Readers of this blog know I love me some post-punk, as there were so many interesting female artists who came out of this varied experimental reaction against punk’s formal rigidity. Evincing my Western leanings, I’m particularly keen on British post-punk. Much of the reason for this — and perhaps it suggests othering on my part, though it’s not my intention — is that these acts’ singers tended to highlight rather than downplay their accents.
While the British Invasion certainly made it acceptable for English artists to use their accents, many adopted unaccented (re: “American”) vocal styles. Some channeled affectations of the cadences, phrasing, and pronunciations of Southern Delta blues artists. I’d imagine that Scottish, Irish, and Welsh accents were not regarded as favorably, something Alan Cumming addresses when discussing a song by The Proclaimers on KCRW’s Guest DJ Project.
I’m a big fan of accents. I was never much of an actress, but I have something of a knack for mimicry. I have no real discernible accent myself, despite my Southern heritage. I suppose my accent is something of a nonregional Midwestern amalgam inherited from my mother and honed by voice lessons. My southeast Texan accent can sometimes come into play, usually when talking to another Southerner, launching into a rant, claiming something to be “real good,” or dismissing it as “stewpid.” But I’m also quite fond of how some New Yorkers refer to canines as “dawhgs,” Southern Californians snarl and flatten words, and Georgians drawl.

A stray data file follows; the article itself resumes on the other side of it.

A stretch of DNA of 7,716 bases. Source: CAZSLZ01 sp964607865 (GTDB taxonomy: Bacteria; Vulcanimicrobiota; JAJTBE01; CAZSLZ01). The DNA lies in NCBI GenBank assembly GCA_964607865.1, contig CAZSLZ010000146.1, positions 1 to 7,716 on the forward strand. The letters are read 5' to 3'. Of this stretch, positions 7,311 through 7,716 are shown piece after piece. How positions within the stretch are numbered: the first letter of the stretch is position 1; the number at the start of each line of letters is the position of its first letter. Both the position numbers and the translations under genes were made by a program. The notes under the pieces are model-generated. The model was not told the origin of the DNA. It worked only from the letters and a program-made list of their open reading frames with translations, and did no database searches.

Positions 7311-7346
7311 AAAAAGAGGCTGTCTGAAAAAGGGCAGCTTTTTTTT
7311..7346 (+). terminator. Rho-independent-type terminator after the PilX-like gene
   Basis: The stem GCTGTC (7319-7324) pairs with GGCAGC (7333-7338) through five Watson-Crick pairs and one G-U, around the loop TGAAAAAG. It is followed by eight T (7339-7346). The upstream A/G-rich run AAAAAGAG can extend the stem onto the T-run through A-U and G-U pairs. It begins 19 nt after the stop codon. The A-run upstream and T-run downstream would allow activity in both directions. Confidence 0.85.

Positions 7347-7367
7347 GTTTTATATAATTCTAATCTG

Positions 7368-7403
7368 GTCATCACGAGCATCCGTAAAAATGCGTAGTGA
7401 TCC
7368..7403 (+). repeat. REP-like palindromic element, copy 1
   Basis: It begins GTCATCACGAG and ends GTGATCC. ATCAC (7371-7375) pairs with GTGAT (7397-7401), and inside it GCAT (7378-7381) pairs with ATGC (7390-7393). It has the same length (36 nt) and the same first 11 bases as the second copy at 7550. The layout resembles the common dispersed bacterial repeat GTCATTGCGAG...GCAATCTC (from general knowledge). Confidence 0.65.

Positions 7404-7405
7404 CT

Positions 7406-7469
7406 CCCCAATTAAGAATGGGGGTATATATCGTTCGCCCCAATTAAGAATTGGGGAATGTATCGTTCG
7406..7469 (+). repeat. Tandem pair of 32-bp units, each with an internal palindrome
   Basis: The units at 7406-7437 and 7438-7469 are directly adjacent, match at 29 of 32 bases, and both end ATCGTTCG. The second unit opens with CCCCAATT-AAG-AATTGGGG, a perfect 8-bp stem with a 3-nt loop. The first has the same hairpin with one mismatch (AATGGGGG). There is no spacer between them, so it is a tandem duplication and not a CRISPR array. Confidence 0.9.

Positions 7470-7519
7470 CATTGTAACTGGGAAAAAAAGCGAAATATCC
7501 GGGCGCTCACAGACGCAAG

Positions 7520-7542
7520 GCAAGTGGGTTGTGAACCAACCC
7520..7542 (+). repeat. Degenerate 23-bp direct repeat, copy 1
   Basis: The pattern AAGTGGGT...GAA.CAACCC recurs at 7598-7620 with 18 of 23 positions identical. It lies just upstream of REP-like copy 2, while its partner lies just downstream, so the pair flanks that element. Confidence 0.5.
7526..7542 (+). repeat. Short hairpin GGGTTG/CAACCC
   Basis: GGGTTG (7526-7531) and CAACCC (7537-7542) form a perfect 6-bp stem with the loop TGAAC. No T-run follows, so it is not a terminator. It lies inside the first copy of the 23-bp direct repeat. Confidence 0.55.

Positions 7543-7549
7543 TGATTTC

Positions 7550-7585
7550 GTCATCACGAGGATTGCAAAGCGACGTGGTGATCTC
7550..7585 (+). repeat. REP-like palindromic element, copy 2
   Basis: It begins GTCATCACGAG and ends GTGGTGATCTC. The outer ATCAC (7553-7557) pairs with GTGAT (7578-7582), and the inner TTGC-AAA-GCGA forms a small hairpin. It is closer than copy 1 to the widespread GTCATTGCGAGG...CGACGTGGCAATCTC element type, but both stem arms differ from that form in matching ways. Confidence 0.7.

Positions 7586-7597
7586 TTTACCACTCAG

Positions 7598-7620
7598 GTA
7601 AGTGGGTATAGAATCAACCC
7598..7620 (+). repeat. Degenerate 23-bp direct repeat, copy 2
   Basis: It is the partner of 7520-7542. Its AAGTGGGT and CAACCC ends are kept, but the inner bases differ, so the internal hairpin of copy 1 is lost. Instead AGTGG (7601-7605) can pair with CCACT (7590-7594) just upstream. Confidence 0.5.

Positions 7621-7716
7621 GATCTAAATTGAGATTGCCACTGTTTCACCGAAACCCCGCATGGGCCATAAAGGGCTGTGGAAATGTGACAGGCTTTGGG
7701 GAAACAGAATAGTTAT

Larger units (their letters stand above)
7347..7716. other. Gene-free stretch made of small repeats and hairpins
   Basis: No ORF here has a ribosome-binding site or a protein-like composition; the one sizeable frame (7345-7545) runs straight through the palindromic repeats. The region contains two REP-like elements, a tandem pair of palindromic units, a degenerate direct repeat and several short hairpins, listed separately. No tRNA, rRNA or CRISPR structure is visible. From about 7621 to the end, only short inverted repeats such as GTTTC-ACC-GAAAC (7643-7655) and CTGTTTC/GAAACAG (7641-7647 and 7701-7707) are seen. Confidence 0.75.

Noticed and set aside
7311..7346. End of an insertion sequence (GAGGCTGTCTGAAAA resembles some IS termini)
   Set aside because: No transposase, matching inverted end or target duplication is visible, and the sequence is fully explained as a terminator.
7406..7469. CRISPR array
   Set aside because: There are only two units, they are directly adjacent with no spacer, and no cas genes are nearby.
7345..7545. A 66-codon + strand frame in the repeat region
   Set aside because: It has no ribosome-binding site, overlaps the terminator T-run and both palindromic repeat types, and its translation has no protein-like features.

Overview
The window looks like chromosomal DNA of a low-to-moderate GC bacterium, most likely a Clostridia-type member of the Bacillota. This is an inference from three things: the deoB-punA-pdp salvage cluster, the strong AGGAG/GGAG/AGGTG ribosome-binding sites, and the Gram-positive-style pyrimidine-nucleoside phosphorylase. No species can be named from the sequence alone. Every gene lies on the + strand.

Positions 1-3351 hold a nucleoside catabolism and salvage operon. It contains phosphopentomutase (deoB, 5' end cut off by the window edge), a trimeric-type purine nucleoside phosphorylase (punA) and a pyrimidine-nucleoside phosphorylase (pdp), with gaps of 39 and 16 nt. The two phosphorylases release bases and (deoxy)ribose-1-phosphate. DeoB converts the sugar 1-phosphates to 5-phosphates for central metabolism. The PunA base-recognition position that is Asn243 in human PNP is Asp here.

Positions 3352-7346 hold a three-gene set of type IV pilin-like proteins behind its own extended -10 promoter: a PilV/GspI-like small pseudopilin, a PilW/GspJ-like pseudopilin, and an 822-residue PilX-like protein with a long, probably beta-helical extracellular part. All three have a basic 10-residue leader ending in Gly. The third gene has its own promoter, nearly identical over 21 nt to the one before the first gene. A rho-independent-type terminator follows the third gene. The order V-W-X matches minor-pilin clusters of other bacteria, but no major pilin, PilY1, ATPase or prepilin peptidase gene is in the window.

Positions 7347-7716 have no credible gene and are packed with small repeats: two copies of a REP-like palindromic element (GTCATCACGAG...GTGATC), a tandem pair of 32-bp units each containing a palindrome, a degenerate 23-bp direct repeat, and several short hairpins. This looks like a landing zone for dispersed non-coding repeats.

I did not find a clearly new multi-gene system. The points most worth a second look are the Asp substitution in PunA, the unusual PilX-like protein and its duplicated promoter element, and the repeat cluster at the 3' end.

As a music fan, I’m especially drawn to the seemingly patrician British accent employed by many female artists associated with post-punk. As an outsider (a Yank in the UK, a Texan in the states), there’s something fascinating about the uneasy juxtaposition of women’s deadpan singing in a supposedly proper accent against throbbing bass and angular guitar cacophony. It seems to go against English sensibilities of proper decorum, thus making the vocalists sound like they’re using cultural assumptions about their national identity to subvert conventional notions of white British femininity. As many of these artists were feminist and sang about sexism, misogyny, patriarchy, gender, and sexual politics, I think the function of accents should be considered.
Admittedly, there are some shortcomings to discussing accents. Regional specificity and class position in relation to educational training inform accents. I’m also not sure how much of this is an act, as playing up the working class Cockney accent has become increasingly commonplace in popular music (see also: Blur, Lily Allen, M.I.A., The Streets). And of course, there are a panoply of notable British accents — the singular Cockney permutations of East London’s grime scene most immediately comes to mind. But I often have this “proper British” accent in my head, so today I thought I’d briefly draw attention to a few other vocalists who employ it. We may be familiar with Ana Da Silva and Gina Birch of London’s The Raincoats and Julz Sale of Leeds-based quintet Delta 5. But what about Linder Sterling of Manchester’s Ludus; Tracey Thorn, Gina Hartman, and Alice Fox of Hertferdshire’s Marine Girls; and Trish Keenan of Birmingham’s contemporary act Broadcast? Let’s listen.